Elizabeth Warren Talks Democrat Dropouts and Super Tuesday: "Tomorrow's a Big Day"

ABC/Randy Holmes

The Massachusetts senator also addressed her feelings about Michael Bloomberg ("it's not personal") and whether she has decided on a running mate on an appearance on 'Jimmy Kimmel Live!'

On the eve of Super Tuesday and after three Democratic rivals dropped out of the race, Sen. Elizabeth Warren took stock of the field on Jimmy Kimmel Live! on Monday.

In the wake of Tom SteyerPete Buttigieg and Sen. Amy Klobuchar ending their bids for president in the previous three days, Warren told host Jimmy Kimmel that she learned about the changes to the field by talking to Klobuchar while she was announcing the decision, texting with Buttigieg and speaking with Steyer following his announcement. Was she disappointed that both Buttigieg and Klobuchar endorsed former Vice President Joe Biden instead of her, Kimmel asked? "Everybody sees this differently, and I'm somebody who's not the same [as everybody else] in this race. I'm not somebody who looked in the mirror when I was 14 and said, 'Mmm, future president.' I'm someone who looked in the mirror at age 7 and said, 'Future public school teacher, yes!'" she said obliquely. "One thing led to another."

She added, "This [contest] is fundamentally a question about whose side government is on, and that's what drew me into this race."

The ABC late-night host subsequently asked the Massachusetts senator to evaluate one of her competitors still in the race, former New York Mayor Michael Bloomberg, whom Warren has eviscerated in recent debates over his 2020 ad buyouts and use of nondisclosure agreements at his company. "It seems you don't like him very much," Kimmel joked.

"True. It's not personal, it's just everything about him," Warren said to laughter in the audience. "Here is this guy who makes a bazillion dollars and [it's like], 'Well, he must be qualified to run for president of the United States.'... He thought he could run for president at a time when he has a lot of charges against him, for discrimination —" she started.

Kimmel then cut her off, asking if she ever thought she should be nice to Bloomberg, given his power and wealth. "Nope," she responded. Warren said she did speak to Bloomberg after one debate, though she couldn't gauge his reaction to her attacks during the event. "He's a very controlled person, and we spoke about the fact that I was born and raised in Oklahoma, and he is spending a lot of money in Oklahoma," she said.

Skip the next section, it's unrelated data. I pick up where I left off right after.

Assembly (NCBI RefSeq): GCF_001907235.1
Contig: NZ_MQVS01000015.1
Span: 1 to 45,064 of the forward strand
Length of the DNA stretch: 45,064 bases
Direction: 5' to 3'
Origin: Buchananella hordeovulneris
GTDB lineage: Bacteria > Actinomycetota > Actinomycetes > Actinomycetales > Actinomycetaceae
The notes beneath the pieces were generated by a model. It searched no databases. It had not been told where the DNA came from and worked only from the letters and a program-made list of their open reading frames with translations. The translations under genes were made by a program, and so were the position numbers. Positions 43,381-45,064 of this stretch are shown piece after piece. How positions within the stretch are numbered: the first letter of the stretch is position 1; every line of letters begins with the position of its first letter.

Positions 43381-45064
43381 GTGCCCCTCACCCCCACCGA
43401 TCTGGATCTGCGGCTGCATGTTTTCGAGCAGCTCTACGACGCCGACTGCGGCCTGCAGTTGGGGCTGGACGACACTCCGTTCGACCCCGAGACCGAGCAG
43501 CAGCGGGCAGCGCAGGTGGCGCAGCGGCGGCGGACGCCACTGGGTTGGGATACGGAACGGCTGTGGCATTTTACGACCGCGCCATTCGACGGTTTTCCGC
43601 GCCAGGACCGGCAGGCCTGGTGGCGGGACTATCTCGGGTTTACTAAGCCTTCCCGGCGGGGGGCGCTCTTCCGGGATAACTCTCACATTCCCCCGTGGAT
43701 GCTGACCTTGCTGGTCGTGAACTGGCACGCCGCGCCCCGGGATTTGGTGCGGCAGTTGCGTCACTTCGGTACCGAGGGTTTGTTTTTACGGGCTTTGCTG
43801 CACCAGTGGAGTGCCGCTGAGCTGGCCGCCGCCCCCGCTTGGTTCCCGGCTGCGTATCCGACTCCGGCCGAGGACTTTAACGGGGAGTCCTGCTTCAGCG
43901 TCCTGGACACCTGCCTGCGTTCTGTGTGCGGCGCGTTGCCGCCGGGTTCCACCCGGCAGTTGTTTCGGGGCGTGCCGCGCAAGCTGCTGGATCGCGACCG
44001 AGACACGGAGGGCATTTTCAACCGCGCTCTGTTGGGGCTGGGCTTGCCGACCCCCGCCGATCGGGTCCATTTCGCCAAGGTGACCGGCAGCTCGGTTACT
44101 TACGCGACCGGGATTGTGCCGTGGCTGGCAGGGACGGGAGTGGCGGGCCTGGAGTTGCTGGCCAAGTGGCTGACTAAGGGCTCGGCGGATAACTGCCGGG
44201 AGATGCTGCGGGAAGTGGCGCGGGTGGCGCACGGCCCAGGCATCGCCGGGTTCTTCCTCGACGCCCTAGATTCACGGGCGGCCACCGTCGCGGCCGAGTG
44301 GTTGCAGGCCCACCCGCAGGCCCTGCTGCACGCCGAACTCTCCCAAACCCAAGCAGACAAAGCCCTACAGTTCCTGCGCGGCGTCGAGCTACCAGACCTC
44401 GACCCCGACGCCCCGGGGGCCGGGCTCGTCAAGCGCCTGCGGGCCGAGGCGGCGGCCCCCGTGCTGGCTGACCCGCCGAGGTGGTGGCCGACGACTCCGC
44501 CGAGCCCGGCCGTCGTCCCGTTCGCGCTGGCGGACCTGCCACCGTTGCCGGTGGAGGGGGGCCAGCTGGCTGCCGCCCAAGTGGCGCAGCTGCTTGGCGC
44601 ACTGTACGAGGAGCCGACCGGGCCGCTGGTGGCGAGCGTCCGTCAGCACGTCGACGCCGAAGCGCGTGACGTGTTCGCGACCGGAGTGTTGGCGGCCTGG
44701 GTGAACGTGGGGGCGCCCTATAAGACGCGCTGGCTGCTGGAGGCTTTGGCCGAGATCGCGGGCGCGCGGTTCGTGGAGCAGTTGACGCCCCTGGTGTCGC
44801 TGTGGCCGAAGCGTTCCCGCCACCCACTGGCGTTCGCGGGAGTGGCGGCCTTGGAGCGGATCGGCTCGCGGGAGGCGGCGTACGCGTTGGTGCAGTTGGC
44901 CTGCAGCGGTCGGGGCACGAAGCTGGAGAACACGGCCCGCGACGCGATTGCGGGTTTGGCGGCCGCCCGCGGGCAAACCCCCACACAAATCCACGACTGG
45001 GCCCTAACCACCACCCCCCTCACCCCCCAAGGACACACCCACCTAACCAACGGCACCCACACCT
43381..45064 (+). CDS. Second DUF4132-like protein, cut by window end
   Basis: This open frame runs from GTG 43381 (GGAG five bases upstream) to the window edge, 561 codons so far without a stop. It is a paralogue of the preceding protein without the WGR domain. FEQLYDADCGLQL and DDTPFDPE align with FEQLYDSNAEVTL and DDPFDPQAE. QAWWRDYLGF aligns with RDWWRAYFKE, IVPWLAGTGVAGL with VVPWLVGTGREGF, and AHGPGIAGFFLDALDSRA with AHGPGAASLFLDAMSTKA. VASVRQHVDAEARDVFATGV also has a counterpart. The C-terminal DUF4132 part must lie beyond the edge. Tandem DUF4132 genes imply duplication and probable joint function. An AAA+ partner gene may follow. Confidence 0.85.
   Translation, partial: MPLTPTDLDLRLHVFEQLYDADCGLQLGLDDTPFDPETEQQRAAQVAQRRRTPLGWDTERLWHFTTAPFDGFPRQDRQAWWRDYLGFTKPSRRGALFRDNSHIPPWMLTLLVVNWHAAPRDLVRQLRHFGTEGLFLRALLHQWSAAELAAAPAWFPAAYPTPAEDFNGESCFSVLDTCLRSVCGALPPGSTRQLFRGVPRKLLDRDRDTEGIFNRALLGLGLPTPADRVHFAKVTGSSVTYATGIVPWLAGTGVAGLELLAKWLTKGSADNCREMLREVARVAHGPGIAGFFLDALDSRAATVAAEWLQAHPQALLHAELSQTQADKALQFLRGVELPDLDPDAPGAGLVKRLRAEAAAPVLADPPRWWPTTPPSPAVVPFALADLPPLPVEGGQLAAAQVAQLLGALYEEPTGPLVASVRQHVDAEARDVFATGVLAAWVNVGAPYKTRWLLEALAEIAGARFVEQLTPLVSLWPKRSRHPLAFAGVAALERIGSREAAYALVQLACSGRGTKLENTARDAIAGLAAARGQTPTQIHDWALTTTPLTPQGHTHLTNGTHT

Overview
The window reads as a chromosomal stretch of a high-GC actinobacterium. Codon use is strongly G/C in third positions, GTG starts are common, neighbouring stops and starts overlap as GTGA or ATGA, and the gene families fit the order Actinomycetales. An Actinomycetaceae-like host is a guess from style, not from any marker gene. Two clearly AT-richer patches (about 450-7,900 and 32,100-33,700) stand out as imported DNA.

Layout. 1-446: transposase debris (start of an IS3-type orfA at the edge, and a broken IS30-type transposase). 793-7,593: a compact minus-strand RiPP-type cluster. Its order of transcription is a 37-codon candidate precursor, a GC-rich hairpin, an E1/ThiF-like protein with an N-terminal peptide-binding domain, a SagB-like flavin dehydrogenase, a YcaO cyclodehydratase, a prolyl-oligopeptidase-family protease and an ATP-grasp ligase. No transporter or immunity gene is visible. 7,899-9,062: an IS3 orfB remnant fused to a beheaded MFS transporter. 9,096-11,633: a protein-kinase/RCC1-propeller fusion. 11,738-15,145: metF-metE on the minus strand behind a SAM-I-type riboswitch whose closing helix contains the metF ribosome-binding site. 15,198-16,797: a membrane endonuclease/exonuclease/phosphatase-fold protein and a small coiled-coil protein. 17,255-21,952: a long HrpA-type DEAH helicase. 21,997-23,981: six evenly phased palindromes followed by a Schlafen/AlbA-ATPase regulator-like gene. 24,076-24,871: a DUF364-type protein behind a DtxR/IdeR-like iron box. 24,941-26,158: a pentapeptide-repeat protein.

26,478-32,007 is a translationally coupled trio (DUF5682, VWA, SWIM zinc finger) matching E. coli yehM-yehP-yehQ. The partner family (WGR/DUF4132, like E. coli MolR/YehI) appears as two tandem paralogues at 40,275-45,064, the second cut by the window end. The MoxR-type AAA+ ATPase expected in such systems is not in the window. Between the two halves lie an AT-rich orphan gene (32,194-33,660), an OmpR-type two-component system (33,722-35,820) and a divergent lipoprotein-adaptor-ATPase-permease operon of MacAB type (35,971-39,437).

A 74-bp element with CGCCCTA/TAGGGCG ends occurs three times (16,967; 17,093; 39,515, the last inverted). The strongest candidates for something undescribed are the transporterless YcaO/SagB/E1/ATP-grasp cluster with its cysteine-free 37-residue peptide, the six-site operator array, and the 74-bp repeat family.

When asked about whether she had decided on a running mate, Warren said that she had, but she wouldn't tell Kimmel. Why, Kimmel wondered, when voters might get excited about the other name on her ticket? "You might be right, but [think of] all those people who think I'm thinking of their names," she parried back. Kimmel took the opportunity to then suggest she name her dog Bailey as her running mate because "Donald Trump got a pet for a running mate, maybe you could do the same." (Later, he suggested "Truth Hurts" singer Lizzo as a potential vp.)

Kimmel cut to a core question of the 2020 Democratic primary midway through the appearance: Should voters vote for the candidate they like, or the candidate that they believe can defeat Donald Trump? "Number one, I think you have to vote for the person you think would make a good president of United States. I think those things don't diverge," she responded. "The person who will make the best president has the best chance of defeating Donald Trump."

Later, Kimmel asked if Warren's entire campaign, which hasn't yet won a primary, was riding entirely on the results of Super Tuesday. "For me, it's about having built this movement all over the country. So tomorrow's a big day...but like I was saying earlier, this [is a] chance to get out and talk to people across this country about what they deal with every day," she said. "2020 is about how we see our commitment to each other, 2020 is about how we use our tools of government...to invest and lift up all voices in this country."